Saturday, 19 January 2019

Audrey Roberts and the Curse of Grasmere Drive


Last night in Coronation Street, Audrey Roberts mentioned that she'd have to move out of her home in Grasmere Drive because she's got dry rot.

She really is in a right old pickle with that house, it deserves a mini-series of its own. Can you image? Forget Coronation Street, the real action takes place on Grasmere Drive.  That house has seen enough drama, it's a soap opera in itself.

Back in 1998, Roy Cropper and Spider Nugent camped out in Audrey's front garden in protest over developments at the Red Rec.


In 2001 Alma died away in her bedroom at Grasmere Drive where she'd been living with Audrey.

In 2002, Richard Hillman attempted to make Audrey seem mentally ill so he could get his hands on her money. He set fire to the house by leaving a tea towel near a pan on the stove.


In 2005,  Fred Elliot decides to give a statue to Audrey as a present. When Fred's looking for an appropriate spot in Audrey's garden for the statue the ground opens up and Fred falls down a big hole.

In 2006 Fred Elliott passed away in the hallway of the house, I said, he died on her doormat.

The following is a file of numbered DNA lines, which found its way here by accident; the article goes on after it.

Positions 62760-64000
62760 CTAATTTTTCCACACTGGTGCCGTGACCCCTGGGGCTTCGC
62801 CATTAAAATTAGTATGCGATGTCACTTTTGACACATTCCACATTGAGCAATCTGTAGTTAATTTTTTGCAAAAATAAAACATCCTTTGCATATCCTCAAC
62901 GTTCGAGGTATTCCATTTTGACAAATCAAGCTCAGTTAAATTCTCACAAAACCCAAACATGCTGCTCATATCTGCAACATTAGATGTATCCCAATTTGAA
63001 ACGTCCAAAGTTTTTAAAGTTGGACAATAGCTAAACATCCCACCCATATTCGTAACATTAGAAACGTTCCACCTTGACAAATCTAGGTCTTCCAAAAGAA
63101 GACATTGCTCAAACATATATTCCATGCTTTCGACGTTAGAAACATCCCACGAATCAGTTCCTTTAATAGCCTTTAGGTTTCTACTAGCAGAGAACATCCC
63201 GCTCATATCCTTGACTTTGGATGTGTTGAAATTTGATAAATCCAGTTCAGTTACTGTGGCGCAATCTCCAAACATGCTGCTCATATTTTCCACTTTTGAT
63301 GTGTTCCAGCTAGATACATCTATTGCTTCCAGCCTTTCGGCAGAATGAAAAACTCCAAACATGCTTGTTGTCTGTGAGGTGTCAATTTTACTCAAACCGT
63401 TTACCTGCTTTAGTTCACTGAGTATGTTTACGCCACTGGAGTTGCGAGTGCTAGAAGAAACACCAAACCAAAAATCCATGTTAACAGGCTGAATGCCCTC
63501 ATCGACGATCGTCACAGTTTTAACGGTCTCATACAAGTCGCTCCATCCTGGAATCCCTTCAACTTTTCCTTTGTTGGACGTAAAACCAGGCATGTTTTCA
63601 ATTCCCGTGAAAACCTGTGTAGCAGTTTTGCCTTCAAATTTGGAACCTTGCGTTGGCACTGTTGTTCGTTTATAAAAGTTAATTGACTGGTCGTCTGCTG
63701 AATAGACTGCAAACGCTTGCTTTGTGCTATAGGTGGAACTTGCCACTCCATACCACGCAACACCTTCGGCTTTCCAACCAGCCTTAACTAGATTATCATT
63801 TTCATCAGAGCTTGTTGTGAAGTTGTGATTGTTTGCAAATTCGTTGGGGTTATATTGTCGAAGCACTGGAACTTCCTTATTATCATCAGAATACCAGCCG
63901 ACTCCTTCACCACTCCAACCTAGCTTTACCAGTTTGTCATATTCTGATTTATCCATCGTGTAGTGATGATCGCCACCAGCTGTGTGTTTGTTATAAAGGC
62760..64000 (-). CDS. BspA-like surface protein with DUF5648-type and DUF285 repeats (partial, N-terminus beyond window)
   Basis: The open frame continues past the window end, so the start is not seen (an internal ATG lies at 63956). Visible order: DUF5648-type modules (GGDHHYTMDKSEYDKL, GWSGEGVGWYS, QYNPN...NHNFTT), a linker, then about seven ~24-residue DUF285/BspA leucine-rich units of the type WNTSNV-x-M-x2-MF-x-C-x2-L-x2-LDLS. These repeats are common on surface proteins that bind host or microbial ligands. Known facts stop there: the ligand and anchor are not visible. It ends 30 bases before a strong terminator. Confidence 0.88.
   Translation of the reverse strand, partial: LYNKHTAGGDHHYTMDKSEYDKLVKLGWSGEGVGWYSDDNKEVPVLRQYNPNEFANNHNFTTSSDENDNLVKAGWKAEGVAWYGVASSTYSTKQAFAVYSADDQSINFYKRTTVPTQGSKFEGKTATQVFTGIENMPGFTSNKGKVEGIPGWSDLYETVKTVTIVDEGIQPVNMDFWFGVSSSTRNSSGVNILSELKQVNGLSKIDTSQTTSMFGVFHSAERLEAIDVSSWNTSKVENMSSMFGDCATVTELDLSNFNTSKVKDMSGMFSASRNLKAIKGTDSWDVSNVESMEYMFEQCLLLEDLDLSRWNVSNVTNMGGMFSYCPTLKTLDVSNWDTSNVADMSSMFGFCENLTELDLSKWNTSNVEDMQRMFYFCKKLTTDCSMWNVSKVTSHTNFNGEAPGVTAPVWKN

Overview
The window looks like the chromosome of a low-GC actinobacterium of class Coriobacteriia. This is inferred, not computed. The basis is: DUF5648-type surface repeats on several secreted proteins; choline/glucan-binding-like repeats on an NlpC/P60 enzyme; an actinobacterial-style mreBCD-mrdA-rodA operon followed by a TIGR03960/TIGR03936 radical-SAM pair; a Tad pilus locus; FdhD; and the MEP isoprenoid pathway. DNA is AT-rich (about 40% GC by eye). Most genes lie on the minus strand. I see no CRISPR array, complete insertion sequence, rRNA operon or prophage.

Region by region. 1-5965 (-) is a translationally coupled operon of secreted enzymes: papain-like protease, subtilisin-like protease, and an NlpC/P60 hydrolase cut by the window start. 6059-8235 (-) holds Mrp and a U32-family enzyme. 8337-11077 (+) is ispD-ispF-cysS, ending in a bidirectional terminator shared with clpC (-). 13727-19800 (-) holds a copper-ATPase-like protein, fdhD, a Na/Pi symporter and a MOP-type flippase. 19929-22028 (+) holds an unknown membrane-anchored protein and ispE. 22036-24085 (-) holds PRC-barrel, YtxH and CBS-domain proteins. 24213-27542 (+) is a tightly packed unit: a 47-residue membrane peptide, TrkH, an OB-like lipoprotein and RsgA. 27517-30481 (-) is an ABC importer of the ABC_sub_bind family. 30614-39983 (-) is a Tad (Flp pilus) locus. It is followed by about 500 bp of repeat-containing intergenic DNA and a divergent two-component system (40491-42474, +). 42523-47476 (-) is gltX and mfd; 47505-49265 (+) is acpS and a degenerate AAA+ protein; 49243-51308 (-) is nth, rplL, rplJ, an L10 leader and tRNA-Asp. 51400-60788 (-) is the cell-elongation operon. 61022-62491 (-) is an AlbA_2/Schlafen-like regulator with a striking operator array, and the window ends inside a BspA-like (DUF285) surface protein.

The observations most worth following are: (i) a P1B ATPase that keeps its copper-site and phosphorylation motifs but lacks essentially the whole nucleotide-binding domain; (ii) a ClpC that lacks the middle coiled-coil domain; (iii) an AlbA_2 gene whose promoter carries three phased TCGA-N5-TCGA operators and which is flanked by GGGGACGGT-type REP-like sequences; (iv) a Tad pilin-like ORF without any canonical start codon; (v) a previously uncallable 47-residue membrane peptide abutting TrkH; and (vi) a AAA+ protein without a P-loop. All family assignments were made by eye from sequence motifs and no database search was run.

In 2013 Audrey announced her house had significant rising damp problems. Owen Armstrong repaired it, but Audrey had to move out and live in the salon flat with Maria. 


In 2018, Lewis dies in her bedroom.

And now, Audrey has dry rot and has to move out of her home. This has caused her to sell half her salon to Claudia, leaving Nick and David to set up the barber shop in competition to Audrey's salon.

Get your house fixed, Audrey! Or move!  Grasmere Drive is a curse!

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When Windsor Davies appeared in Coronation Street


Sad news reaches us today that actor Windsor Davies has passed away at the age of 88.

Windsor Davies was best known as the sergeant major in the TV series It Ain't Half Hot Mum. However he did appear in Coronation Street back in 1966 and also in a spin-off in 1967.

In Coronation Street, Windsor Davies played a Returning Officer at the local council elections, at which Len Fairclough defeated Annie Walker in September 1966.

He also appeared in You Can't Get Out Of The Wood, an episode of Street spin-off Turn out the Lights in 1967.